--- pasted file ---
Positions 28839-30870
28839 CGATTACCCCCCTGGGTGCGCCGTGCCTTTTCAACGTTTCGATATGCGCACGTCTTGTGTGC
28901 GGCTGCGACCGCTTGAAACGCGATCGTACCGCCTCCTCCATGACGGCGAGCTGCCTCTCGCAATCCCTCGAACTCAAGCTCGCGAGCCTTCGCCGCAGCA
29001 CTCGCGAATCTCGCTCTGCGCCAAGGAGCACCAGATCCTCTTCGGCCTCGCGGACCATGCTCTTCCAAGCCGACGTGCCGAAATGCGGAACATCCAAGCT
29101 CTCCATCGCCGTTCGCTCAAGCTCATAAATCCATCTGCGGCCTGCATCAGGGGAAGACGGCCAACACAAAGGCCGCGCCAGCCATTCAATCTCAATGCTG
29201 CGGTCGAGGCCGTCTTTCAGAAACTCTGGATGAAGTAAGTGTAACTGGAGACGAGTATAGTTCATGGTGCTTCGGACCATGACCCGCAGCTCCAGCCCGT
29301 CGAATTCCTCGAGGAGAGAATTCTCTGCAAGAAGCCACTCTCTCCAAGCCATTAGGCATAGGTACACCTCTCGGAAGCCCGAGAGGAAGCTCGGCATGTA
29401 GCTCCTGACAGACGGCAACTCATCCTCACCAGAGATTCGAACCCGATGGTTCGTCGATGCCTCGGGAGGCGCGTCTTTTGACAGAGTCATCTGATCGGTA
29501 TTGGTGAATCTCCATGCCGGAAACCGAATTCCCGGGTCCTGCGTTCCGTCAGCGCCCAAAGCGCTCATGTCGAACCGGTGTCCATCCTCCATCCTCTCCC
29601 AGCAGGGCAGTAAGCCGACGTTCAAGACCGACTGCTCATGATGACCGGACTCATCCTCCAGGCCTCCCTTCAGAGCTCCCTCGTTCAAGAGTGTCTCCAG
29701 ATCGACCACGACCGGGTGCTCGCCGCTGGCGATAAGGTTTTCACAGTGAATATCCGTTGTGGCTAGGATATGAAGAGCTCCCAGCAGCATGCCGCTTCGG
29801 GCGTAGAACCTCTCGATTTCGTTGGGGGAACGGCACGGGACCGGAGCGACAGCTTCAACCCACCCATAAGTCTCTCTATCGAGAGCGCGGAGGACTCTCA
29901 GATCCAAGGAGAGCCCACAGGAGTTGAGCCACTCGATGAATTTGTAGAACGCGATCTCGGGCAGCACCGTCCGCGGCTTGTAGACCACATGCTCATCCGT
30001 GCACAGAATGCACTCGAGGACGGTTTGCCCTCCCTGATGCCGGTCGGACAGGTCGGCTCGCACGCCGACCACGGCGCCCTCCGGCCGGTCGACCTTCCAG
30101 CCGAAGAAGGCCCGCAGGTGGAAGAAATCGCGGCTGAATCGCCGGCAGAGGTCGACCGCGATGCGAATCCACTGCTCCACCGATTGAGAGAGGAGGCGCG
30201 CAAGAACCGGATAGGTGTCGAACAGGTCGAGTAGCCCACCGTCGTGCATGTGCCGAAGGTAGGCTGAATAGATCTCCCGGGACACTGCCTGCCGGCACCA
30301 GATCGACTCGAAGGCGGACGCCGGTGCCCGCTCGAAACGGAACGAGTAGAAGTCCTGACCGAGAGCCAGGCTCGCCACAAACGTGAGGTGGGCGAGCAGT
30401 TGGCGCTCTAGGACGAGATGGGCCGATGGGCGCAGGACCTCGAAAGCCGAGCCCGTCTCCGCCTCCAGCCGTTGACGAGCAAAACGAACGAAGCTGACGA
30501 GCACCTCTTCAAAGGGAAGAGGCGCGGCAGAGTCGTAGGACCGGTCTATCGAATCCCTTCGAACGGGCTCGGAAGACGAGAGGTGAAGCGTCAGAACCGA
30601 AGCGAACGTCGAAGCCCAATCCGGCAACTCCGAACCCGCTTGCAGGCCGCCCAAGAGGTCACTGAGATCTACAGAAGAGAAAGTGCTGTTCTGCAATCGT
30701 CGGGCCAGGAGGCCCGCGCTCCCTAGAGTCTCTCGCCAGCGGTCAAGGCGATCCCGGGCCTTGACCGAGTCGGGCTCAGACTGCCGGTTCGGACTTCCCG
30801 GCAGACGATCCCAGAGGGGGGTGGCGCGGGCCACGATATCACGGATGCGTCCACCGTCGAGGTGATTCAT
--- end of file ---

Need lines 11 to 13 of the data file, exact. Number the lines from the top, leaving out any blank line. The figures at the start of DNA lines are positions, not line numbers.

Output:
29701 ATCGACCACGACCGGGTGCTCGCCGCTGGCGATAAGGTTTTCACAGTGAATATCCGTTGTGGCTAGGATATGAAGAGCTCCCAGCAGCATGCCGCTTCGG
29801 GCGTAGAACCTCTCGATTTCGTTGGGGGAACGGCACGGGACCGGAGCGACAGCTTCAACCCACCCATAAGTCTCTCTATCGAGAGCGCGGAGGACTCTCA
29901 GATCCAAGGAGAGCCCACAGGAGTTGAGCCACTCGATGAATTTGTAGAACGCGATCTCGGGCAGCACCGTCCGCGGCTTGTAGACCACATGCTCATCCGT